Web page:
GENEVA – The region between Türkiye and Syria has not witnessed such a big earthquake as the one that occurred this week in the Turkish province of Kahramanmaras for over 100 years, the director of the Swiss Seismology Service said Thursday.
Stefan Wiemer spoke to Swiss television channel SRF, which broadcasts in German, about Monday’s magnitude 7.7 and 7.6 earthquakes which affected 10 provinces in southern Türkiye.
At least 17,674 people were killed and 72,879 others injured by the two strong quakes, Turkish Vice President Fuat Oktay said Thursday.
Wiemer said it is not a coincidence that strong earthquakes occur frequently between these two countries.
There are plate boundaries in the region, he said, adding that for many years, there were tensions in these areas and they were discharged by earthquakes.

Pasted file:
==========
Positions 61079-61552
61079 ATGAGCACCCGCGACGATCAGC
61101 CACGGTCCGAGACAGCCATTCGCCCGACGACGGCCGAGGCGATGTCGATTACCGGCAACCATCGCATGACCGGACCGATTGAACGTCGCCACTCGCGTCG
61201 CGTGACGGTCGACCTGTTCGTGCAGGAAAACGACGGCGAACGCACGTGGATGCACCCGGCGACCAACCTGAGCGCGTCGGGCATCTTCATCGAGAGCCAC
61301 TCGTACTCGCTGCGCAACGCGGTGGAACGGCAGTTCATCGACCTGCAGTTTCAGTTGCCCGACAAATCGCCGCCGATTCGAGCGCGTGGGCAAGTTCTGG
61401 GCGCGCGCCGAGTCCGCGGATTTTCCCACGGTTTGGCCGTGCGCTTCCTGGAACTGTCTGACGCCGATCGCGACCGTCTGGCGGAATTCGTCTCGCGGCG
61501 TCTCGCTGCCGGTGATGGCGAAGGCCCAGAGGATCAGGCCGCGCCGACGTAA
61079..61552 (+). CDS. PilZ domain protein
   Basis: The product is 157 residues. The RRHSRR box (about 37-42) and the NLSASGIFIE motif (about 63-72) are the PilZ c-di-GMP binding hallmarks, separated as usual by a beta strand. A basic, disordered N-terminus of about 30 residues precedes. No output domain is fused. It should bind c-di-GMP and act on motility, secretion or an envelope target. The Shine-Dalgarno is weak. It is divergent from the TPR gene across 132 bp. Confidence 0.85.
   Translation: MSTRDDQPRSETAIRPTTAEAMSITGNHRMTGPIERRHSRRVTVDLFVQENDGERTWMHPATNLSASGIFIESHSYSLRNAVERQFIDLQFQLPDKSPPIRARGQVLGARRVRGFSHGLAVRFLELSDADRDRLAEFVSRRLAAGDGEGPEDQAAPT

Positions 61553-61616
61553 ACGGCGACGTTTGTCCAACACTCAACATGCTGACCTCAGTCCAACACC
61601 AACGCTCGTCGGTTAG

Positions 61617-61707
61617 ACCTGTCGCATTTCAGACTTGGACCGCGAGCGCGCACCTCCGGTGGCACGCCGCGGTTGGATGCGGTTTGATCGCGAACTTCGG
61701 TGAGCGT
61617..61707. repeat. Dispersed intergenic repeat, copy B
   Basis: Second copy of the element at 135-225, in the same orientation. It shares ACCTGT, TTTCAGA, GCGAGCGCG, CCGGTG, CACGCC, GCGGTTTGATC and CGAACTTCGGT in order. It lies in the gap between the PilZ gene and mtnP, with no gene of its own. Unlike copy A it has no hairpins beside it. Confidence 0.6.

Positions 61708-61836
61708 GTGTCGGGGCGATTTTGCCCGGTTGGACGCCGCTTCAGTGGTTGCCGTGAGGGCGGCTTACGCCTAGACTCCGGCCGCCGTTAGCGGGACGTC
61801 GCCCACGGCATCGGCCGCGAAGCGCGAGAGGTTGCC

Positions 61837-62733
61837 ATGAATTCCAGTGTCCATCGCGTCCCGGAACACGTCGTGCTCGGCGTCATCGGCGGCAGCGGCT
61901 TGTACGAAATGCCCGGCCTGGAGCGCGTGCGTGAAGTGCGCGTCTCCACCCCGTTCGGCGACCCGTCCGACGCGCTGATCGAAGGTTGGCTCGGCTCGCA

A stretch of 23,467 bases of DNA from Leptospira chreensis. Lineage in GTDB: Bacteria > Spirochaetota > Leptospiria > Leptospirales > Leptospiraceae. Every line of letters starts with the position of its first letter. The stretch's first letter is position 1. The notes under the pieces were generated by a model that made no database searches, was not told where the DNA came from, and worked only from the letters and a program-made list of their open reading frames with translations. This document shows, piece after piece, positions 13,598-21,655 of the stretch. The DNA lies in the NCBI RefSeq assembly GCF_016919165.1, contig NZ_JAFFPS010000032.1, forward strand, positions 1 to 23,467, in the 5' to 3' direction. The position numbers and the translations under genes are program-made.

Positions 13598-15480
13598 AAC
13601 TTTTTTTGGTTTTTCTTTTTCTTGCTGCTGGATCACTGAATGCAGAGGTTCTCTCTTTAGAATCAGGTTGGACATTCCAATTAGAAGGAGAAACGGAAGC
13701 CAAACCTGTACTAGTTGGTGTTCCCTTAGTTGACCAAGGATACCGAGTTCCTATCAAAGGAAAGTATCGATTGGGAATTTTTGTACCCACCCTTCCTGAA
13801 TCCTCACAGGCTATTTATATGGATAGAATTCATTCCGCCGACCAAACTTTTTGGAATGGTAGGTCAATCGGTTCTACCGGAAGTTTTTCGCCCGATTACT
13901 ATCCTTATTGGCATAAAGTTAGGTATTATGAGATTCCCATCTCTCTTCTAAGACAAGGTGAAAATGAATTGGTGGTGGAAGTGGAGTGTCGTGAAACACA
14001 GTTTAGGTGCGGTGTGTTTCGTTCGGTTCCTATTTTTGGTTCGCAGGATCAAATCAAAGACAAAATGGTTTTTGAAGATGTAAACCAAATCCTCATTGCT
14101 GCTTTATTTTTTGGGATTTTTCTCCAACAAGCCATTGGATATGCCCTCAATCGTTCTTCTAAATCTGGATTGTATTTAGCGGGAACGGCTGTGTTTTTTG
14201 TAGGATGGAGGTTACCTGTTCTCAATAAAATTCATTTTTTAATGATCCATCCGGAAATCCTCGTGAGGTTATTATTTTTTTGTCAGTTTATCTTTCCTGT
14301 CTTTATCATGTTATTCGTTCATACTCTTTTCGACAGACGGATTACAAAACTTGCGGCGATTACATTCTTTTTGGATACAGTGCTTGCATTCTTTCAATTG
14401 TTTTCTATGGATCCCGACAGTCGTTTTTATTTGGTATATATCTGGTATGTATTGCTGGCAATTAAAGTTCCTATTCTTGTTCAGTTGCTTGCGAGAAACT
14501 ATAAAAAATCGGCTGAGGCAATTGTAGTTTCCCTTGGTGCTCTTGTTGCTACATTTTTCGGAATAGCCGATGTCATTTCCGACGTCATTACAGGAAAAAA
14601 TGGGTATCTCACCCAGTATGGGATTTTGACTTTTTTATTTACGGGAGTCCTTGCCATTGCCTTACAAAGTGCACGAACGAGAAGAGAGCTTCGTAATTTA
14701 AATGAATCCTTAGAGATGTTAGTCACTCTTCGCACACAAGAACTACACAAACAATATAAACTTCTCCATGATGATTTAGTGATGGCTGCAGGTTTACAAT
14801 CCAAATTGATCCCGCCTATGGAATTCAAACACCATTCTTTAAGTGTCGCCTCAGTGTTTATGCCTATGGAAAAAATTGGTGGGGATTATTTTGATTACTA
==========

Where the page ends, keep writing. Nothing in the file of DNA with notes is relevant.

“Here is the East Anatolian fault, where tensions accumulate and drain, especially with the 7.7-magnitude earthquake. Such a large earthquake is really rare,” Wiemer said. A magnitude 8 earthquake happens maybe once a year in the world, he added.
Giving an example from history, Wiemer said Aleppo was shaken many times by major earthquakes, adding, however, that an earthquake with a magnitude of 7.7 is already a major earthquake.
Noting that there are aftershocks for days, weeks and even months after such large earthquakes, Wiemer said these generally decrease in number and intensity over time. (Anadolu)
Photo courtesy of Anadolu Agency